Japanese battleship Kirishima
In China and later in the Pacific, Japanese amphibious assaults were marked by surprise landings, often at night, at several spots simultaneously or in rapid sequence. Air and naval superiority were always present at the point of attack. Japan had no marine corps as such. The army was responsible for amphibious warfare and the navy for getting the troops to the invasion beaches and supporting the landings with gunfire and aviation. But Japan did possess an elite corps of “debarkation commandos,” special forces whose mission was loading the landing craft, moving them to the beaches, and returning the empty craft to the transports offshore. One keen student of Japanese warfare has observed that the nation’s warriors had a tendency to overplan, and “the more detailed the landing guidelines, the more difficult it became to hold to them.” This was the case when unexpected bad weather, high winds and surf, or unanticipated enemy resistance was encountered. As long as unforeseen difficulties did not occur, Japanese amphibious operations “ran like clockwork. But once a problem arose, confusion ensued,” and Japanese troops were likely to respond with foolish daring such as human-wave assaults in order to “win back full freedom to act.” Nonetheless, Japan conducted a series of major amphibious operations in China and the Pacific between 1937 and 1942 that rivaled in size and success those later undertaken by the Americans in North Africa, the Mediterranean, and the Gilbert, Marshall, and Mariana Islands between November 1942 and June 1944.
Japan’s preference for land-based naval aviation as an essential component of defensive warfare was given impetus by the war in China. Japanese forces followed up the Marco Polo Bridge Incident with a heavy air and land attack on the native sections of Shanghai. Within days, the army began a major thrust up the nearby Yangtze River valley toward Nanking and beyond, as Chiang Kaishek’s steadily retreating government lured the Japanese farther and farther from the coast.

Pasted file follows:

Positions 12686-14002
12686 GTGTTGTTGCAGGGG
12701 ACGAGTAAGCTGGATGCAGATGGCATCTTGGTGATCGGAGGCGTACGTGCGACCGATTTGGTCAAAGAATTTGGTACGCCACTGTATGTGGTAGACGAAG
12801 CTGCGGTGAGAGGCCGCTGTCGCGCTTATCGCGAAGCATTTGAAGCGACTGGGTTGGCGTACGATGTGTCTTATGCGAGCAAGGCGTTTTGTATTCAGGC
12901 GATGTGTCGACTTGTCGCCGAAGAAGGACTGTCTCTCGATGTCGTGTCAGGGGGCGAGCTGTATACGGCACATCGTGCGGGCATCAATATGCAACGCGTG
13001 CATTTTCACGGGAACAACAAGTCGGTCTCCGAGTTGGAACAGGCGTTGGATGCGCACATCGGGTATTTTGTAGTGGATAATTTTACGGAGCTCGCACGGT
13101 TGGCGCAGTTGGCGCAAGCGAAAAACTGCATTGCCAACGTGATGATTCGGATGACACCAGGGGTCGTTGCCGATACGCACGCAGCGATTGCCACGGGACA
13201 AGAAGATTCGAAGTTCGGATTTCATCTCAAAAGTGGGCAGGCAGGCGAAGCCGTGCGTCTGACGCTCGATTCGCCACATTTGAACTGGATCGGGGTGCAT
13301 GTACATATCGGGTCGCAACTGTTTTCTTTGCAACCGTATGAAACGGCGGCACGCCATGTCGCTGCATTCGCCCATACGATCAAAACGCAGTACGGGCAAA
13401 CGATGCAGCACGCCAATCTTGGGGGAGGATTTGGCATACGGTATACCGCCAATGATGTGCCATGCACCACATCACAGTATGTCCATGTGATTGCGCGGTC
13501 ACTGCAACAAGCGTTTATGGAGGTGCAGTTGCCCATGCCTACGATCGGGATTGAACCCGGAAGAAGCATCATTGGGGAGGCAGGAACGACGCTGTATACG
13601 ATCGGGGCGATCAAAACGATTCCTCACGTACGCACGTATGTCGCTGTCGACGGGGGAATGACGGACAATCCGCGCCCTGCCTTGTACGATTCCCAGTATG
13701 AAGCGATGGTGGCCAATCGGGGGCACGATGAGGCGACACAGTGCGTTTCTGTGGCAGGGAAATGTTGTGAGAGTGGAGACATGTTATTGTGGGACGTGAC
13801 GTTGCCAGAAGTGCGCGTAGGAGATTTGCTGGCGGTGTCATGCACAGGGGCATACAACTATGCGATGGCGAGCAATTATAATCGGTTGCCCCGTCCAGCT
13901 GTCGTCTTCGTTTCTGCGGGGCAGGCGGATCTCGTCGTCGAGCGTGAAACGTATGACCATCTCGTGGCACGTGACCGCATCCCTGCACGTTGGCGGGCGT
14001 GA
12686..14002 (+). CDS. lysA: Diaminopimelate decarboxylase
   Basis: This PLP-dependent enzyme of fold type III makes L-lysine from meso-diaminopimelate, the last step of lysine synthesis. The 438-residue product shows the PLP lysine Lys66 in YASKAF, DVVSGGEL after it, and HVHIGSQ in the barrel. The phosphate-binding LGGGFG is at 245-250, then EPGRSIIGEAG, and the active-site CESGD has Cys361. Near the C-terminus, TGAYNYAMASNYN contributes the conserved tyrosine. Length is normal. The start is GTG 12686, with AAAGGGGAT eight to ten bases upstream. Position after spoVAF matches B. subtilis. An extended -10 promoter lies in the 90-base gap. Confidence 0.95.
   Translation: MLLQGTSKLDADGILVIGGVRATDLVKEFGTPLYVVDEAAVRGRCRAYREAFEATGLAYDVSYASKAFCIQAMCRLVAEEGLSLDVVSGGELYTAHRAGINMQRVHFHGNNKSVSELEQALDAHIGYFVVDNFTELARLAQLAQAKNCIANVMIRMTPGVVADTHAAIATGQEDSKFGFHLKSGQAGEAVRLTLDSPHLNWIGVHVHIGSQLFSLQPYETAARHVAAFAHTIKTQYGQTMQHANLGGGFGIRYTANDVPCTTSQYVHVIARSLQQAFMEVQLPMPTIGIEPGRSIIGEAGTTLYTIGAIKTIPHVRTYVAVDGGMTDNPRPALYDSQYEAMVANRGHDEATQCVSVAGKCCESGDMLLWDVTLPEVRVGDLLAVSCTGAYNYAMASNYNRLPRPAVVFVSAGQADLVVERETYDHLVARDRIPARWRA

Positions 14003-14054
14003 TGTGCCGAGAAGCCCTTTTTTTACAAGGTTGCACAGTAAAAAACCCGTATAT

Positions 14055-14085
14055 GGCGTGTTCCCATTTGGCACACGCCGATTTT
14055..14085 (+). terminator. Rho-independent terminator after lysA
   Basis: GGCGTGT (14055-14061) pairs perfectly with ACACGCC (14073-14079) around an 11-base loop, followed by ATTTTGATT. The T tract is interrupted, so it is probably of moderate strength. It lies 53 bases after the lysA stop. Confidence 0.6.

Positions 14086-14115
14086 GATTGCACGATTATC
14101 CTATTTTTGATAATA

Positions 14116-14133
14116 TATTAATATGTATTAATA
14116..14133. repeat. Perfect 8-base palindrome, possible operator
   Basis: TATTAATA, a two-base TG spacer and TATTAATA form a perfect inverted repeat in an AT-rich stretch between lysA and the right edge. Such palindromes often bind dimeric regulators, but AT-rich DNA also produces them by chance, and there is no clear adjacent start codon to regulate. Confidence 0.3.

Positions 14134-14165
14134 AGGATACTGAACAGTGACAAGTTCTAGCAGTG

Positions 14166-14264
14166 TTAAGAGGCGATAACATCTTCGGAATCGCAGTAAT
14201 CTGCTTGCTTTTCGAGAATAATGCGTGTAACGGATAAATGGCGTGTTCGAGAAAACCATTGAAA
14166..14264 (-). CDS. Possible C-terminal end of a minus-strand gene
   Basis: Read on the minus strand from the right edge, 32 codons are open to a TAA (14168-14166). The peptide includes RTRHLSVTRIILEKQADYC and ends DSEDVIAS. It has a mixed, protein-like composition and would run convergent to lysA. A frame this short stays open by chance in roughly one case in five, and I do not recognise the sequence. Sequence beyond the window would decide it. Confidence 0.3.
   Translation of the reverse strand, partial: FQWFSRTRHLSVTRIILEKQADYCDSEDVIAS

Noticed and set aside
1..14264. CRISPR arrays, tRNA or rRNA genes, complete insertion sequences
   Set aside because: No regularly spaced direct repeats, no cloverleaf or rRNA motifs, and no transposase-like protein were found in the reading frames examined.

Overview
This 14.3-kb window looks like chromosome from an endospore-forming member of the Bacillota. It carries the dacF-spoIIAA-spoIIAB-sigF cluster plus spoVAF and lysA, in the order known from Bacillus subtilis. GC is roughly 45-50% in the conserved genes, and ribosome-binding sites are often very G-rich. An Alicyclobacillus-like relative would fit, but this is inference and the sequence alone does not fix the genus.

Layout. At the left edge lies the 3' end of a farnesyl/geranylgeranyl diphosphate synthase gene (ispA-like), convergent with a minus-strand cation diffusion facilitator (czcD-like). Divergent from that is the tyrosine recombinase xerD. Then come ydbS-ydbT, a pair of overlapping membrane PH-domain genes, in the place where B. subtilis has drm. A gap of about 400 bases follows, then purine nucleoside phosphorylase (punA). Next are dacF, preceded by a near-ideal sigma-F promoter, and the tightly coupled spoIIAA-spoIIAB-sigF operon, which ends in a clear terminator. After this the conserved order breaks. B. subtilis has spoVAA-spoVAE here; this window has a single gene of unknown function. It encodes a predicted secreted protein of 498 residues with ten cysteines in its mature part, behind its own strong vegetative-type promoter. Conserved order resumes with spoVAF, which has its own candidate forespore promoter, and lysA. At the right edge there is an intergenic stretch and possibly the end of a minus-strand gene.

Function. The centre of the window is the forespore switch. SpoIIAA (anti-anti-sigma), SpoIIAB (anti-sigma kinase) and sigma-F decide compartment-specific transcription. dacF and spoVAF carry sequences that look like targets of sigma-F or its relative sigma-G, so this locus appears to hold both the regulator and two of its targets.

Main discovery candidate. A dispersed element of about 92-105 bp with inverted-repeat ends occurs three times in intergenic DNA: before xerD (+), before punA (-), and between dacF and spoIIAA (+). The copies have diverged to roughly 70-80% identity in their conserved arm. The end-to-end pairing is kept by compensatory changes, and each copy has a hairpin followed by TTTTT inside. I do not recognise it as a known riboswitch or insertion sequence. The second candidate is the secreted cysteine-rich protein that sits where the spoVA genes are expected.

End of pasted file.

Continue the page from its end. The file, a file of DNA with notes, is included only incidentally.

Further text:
Because of the vast distances involved, China inevitably became an air war— a strategic bombing campaign that in conception and scope if not scale prefigured those undertaken by the Allies over Europe after 1942. Such a campaign required the use of every plane and pilot in the Japanese arsenal. From the beginning, the navy consistently outperformed its army opposites in long-range bombing, often under terrible conditions of weather and terrain. Naval aircraft proved superb; the new Nell land-based bombers flew missions of up to 1,250 miles from Formosa and Kyūshū against targets in and around Shanghai, Nanking, Hankow (Hankou, now part of Wuhan), and other river cities. “The elation which swept the Japanese populace with the announcement of the bombing[ s] was understandable,” a Japanese historian recalled with chilling satisfaction. “We had a powerful, long-range, fair-and-foul-weather, day-and-night bombing force” with which to terrorize and kill thousands of civilians. Japanese casualties, however, were severe, especially during the first four months of the war, and until the end Japanese naval bomber aircraft, often unaccompanied by fighter escort until the advent of the Zero in 1939, were subjected to periodic savage maulings. Only in the crucible of battle did Japanese pilots learn the necessity of close-formation flying and at last master the art of dogfighting against skilled Chinese and Soviet pilots.